That is not the case with the LAB 2. I still remember getting my hands on this watch at a JLC dinner here in Copenhagen shortly after its introduction. My first impression was that I would not be interested in a large and very ‘look-at-me’ type of watch like that. Then I started looking at the watch. Just the feel of it is crazy. It is large, but you feel the quality immediately. The three-dimensional look of the dial and all its technical marvels behind the sapphire crystal are crazy. You then realise that you can use the crown to access a number of different settings and functions.
Then you turn the watch around and see a square – not a round – sapphire crystal back with another cool look at the technical insides. That’s when you notice the strap which is the coolest strap I have ever seen on a JLC watch with a mix of rubber and leather, again adding to the technical look. Then you take a look at the buckle and realise that it is probably more complicated than your Reverso Tribute to 1931, in the sense that it almost has more moving parts in order to allow you to adjust it just right. Yes, the watch is big, but somehow it still fits my wrist – or at least I think it does – and it sits well on the arm. And all this without even mentioning the crazy levels of watchmaking that have been put together on the inside. Radial power indicator, chronograph with jumping minute counter, GMT function, a lubrication-free escapement, and the list goes on and on.
So, it is true that it is not the typical watch that you’ll find in my current collection, but I could get used to it. In my view, basically, it was JLC looking the watch industry in the eye, saying: “What have you guys been up to lately?”
So, would it be wrong to assume that the best behaving twin of yours is most likely to inherit the Polaris once you kick the bucket?
I am a strong believer in ‘earning the right’ in general, so that might be an idea.
In reality, I hope that they will sit down together and divide the remaining lot between them and have a good laugh and a cry over their shared memories. That’s what my brother and I did when we lost our father. I got the Polaris and my E873 Memovox at that time, whereas my brother got a Snowdrop (editor’s note: E877 Memovox) and some other good stuff.
Obviously, you’re quite fond of Jaeger-LeCoultre, but if you were to step out of your comfort zone and pick another brand – which one would it be, and why?
What, are you telling me that there are other watchmakers out there? Shocking! Joking aside, I would not have to really leave my comfort zone. I have already expanded outside JLC. Let me give you a few examples:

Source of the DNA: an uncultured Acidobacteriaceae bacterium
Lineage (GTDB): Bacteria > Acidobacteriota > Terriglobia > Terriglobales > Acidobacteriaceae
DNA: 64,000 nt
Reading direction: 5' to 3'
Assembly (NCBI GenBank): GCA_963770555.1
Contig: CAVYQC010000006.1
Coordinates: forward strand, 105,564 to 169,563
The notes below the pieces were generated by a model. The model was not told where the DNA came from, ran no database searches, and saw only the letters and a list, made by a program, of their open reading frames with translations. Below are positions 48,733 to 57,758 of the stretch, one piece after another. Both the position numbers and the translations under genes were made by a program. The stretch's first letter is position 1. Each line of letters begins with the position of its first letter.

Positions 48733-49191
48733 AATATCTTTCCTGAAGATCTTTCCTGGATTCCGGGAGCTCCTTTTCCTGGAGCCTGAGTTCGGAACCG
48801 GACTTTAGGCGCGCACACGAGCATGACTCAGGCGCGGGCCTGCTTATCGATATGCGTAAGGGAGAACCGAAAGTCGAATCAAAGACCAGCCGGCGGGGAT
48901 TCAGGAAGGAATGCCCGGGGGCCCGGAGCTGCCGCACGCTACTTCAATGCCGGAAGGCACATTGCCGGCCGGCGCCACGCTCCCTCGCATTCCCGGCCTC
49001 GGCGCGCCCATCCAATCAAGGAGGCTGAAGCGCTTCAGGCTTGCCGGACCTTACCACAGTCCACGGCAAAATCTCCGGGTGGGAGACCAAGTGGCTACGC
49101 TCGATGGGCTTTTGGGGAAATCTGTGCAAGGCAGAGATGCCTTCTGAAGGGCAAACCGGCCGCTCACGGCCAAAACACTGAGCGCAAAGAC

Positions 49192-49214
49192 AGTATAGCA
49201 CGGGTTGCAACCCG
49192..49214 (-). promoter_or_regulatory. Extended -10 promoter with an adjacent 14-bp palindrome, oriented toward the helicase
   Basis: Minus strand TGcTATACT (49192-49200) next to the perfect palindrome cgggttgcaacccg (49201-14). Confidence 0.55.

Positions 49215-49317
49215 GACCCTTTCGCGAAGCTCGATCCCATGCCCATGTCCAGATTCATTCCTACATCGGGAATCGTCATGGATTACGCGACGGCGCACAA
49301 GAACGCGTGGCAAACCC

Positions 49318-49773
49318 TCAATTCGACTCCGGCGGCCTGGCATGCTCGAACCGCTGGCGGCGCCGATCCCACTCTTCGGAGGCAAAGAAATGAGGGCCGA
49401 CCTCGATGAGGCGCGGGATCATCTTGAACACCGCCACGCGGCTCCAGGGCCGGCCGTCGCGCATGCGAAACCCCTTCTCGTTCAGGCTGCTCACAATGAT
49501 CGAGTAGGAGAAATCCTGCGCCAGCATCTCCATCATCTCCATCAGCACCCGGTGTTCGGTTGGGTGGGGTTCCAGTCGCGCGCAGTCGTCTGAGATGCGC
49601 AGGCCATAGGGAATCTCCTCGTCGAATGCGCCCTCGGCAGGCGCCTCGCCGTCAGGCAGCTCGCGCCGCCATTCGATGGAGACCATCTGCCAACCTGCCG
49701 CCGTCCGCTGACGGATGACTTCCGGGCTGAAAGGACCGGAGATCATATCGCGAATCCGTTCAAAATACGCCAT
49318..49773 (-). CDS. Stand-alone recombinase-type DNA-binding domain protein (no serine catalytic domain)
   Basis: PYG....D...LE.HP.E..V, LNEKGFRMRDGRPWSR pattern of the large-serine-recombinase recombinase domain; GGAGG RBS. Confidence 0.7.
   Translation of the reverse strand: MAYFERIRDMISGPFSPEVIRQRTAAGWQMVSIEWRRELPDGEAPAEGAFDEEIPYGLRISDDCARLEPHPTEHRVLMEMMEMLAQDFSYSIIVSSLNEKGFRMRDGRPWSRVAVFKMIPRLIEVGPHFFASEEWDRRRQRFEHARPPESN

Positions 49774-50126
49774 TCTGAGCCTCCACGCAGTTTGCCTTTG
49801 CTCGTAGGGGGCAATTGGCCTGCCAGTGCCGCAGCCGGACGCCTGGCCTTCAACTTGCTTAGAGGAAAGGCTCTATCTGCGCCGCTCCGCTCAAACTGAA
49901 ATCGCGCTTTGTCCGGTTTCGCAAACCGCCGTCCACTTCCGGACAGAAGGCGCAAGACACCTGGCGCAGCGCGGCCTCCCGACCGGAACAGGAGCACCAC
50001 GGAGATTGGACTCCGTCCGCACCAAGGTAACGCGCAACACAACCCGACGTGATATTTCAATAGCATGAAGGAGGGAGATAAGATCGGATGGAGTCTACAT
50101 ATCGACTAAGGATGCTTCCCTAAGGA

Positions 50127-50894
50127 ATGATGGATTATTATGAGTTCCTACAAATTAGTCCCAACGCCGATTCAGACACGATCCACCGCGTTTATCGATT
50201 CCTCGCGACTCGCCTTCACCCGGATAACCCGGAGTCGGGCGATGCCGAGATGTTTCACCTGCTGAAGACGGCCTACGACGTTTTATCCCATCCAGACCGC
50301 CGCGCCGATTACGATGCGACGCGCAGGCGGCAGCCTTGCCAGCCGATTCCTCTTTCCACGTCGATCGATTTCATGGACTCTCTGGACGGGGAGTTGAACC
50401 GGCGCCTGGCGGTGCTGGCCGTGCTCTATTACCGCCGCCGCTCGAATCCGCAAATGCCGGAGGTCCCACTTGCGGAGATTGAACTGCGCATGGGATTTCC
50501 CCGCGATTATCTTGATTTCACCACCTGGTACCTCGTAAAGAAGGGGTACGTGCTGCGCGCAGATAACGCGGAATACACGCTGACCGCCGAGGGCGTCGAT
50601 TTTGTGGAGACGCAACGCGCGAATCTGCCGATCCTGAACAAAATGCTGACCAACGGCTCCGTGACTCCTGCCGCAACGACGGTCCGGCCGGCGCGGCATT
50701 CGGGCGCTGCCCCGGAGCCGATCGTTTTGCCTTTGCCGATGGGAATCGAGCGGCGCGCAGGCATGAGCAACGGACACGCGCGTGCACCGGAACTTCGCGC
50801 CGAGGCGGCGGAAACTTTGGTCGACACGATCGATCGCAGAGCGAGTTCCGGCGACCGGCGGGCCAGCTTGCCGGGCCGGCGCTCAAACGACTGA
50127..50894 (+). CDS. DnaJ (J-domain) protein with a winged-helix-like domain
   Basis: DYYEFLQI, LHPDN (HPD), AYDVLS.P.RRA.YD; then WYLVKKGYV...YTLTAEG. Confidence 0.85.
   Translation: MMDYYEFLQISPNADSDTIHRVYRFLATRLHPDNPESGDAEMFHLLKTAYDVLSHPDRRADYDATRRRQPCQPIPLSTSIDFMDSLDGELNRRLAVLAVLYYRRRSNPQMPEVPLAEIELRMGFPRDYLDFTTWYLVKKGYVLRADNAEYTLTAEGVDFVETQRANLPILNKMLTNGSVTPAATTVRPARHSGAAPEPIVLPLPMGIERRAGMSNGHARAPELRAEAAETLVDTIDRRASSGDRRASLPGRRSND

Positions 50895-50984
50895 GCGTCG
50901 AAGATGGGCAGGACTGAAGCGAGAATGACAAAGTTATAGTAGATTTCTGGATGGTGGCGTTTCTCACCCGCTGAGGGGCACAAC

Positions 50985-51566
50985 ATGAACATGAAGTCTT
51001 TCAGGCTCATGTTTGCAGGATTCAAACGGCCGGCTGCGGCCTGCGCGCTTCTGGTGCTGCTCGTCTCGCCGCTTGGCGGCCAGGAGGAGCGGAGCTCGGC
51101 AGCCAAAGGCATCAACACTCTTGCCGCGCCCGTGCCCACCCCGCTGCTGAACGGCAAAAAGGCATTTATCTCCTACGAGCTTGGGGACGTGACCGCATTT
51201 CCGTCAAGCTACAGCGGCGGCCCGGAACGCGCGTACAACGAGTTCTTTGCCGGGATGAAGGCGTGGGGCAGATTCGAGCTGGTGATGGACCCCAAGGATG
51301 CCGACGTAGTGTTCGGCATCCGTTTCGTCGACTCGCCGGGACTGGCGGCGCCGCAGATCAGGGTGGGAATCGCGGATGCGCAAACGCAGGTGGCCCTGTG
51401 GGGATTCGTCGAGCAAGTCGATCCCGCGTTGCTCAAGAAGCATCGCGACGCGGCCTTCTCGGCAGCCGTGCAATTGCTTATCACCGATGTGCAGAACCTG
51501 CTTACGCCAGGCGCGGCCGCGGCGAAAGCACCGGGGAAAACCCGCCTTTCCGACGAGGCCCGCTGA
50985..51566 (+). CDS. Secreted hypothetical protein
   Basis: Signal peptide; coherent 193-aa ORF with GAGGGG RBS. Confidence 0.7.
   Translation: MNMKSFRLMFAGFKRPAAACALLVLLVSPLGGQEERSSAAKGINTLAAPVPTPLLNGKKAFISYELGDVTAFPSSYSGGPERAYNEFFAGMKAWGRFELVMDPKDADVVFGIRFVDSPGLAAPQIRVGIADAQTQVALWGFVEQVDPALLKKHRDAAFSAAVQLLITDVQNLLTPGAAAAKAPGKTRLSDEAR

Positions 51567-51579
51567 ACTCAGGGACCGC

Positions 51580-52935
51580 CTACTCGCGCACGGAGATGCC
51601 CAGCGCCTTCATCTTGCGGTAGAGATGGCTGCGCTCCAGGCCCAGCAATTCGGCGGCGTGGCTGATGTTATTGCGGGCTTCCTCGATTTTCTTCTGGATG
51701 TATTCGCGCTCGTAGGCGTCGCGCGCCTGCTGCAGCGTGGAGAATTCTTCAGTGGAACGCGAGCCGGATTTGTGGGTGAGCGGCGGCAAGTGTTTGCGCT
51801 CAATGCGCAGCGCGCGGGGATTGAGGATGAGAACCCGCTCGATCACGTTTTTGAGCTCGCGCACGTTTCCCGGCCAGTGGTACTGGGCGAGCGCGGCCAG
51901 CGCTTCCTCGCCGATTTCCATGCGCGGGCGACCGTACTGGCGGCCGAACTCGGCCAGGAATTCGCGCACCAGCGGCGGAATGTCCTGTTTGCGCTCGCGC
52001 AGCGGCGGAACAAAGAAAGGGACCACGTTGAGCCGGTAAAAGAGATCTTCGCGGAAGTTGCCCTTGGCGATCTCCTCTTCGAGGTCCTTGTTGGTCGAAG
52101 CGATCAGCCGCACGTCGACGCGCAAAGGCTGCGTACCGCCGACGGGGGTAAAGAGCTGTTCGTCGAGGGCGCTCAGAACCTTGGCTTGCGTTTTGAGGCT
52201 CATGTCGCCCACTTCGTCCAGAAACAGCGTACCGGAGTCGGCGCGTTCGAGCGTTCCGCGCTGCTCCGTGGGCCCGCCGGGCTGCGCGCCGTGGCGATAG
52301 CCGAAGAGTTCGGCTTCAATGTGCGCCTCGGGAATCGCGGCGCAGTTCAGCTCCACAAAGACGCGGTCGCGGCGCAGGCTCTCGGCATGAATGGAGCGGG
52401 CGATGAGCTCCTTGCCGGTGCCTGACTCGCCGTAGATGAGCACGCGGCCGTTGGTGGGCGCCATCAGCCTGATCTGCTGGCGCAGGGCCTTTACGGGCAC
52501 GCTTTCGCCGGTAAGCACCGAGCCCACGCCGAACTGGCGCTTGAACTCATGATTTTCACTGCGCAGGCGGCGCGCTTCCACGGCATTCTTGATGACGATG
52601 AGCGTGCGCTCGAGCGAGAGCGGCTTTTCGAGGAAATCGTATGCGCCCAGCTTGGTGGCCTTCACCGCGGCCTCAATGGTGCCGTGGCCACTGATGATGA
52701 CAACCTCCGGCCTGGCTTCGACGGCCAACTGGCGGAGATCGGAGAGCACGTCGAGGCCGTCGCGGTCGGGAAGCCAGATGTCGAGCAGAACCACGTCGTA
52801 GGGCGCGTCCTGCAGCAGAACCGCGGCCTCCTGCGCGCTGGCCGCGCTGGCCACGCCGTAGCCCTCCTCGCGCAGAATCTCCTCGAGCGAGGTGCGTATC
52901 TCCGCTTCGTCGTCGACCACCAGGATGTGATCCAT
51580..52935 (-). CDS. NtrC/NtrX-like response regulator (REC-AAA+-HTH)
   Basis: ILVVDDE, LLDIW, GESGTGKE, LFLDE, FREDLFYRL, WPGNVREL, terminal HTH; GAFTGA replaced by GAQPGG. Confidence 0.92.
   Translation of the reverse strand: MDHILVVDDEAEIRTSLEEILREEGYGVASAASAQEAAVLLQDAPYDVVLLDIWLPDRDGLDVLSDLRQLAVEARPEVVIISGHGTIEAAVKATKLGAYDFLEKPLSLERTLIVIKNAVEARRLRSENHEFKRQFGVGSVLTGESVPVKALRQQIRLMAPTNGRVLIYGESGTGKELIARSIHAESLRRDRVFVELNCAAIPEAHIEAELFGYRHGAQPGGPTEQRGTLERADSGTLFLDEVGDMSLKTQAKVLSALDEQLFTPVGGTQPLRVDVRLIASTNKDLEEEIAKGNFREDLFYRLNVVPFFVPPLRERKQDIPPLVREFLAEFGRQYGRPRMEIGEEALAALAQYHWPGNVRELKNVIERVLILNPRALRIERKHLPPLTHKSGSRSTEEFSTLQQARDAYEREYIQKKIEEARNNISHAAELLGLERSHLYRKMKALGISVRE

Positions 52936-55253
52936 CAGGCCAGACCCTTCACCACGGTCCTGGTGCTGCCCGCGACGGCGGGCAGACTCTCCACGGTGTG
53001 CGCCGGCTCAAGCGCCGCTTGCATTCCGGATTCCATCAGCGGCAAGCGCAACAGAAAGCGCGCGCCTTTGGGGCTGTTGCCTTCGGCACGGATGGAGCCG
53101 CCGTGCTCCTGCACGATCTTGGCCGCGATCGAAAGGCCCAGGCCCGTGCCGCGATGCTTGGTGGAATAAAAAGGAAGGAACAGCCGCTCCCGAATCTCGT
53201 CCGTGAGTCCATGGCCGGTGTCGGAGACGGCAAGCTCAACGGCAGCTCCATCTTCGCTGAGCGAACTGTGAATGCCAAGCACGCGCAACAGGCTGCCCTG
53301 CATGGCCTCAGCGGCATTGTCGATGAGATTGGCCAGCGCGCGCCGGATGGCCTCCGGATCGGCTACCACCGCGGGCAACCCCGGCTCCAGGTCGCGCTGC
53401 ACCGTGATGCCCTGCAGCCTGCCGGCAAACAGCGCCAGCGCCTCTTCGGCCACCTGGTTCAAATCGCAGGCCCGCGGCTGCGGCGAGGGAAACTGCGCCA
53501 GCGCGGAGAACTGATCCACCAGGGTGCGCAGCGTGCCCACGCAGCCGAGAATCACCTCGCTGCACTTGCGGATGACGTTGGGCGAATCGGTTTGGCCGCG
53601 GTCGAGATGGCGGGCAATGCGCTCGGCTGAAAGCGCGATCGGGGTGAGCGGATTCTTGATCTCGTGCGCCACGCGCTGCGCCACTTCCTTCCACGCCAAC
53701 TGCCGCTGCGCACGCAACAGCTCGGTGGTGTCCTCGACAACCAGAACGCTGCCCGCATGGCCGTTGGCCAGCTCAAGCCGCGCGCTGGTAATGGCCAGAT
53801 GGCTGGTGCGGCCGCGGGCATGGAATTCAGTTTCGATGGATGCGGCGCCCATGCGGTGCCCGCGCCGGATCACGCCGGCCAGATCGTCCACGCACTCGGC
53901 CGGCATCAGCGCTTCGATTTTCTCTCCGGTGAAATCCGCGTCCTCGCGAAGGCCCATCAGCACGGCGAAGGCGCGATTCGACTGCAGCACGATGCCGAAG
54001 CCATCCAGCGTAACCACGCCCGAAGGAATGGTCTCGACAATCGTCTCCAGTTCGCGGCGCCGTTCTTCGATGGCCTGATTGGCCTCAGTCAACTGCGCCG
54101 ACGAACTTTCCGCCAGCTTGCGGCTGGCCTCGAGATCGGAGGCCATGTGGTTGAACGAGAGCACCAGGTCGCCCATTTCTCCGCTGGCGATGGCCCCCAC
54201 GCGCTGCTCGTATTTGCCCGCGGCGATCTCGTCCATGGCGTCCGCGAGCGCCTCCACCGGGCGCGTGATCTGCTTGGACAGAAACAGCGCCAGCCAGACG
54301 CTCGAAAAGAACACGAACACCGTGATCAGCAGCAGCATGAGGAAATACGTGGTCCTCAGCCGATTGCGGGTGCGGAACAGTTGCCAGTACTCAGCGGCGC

- Lange & Söhne is at the top of my list when it comes to alternative brands. I have an 1815 that I love – but I dream of getting a Datograph or one of the Lange 1 models with blue or gray dials. I love the very, very German no-nonsense look of the Lange watches, and – having visited their manufacture – I must admit that I really, really like their no-compromise attitude when it comes to watchmaking, including the fact that all the basic parts (screws etc.) are the same across the models from entry-level to top of the range. No bait and switch here. Also, the people we met – from Mr. Schmidt down – were just so very nice and passionate.
The other brand in first place with me is, of course, F.P. Journe. I have a Chronometre Bleu that I bought in New York when I lived there. I saw it on a Time Zone (a pre-IG/Facebook watch forum) watch walk, and it was love at first sight. That purchase got me invited to some events in the NY boutique where I met – and even spoke with – Mr. Journe a few times, probably because I was the only client in the room who spoke French. That’s where the brand hit me. They are all about no-compromise as well but from a more technical point of view. Not only with regards to the ‘engines’ but also their approach to doing dials, cases etc. They do not take short-cuts in any way, shape or form. This is the guy who built his own tourbillon at the age of 23. This is the guy who chooses to do a case in tantalum because it is difficult. This is the guy who is creating horological history as we speak. I love that attitude.
Omega has always been an outlier for me. They have such a huge business going on. I have never really felt attracted to them – apart from knowing that I just had to have a Speedmaster in my collection at some point. This watch and its Moon history speak to the geek in me, but we’ll get to that later.
Living in New York, you get exposed to a level of watch collecting that I have yet to see here in Denmark. Not only when it comes to the level of watches (complications, metals etc.) but also from a brand perspective. Not only have I seen plenty of the big brands – I was also introduced to the so-called independents. I have handled watches from De Bethune, Richard Mille, Laurent Ferrier, Philippe Dufour, to name a few. Some of these have really made their mark. I would not hesitate to strike if I ever get the opportunity (i.e. money) to acquire a Dufour, a Ferrier, a De Bethune, an Akrivia etc.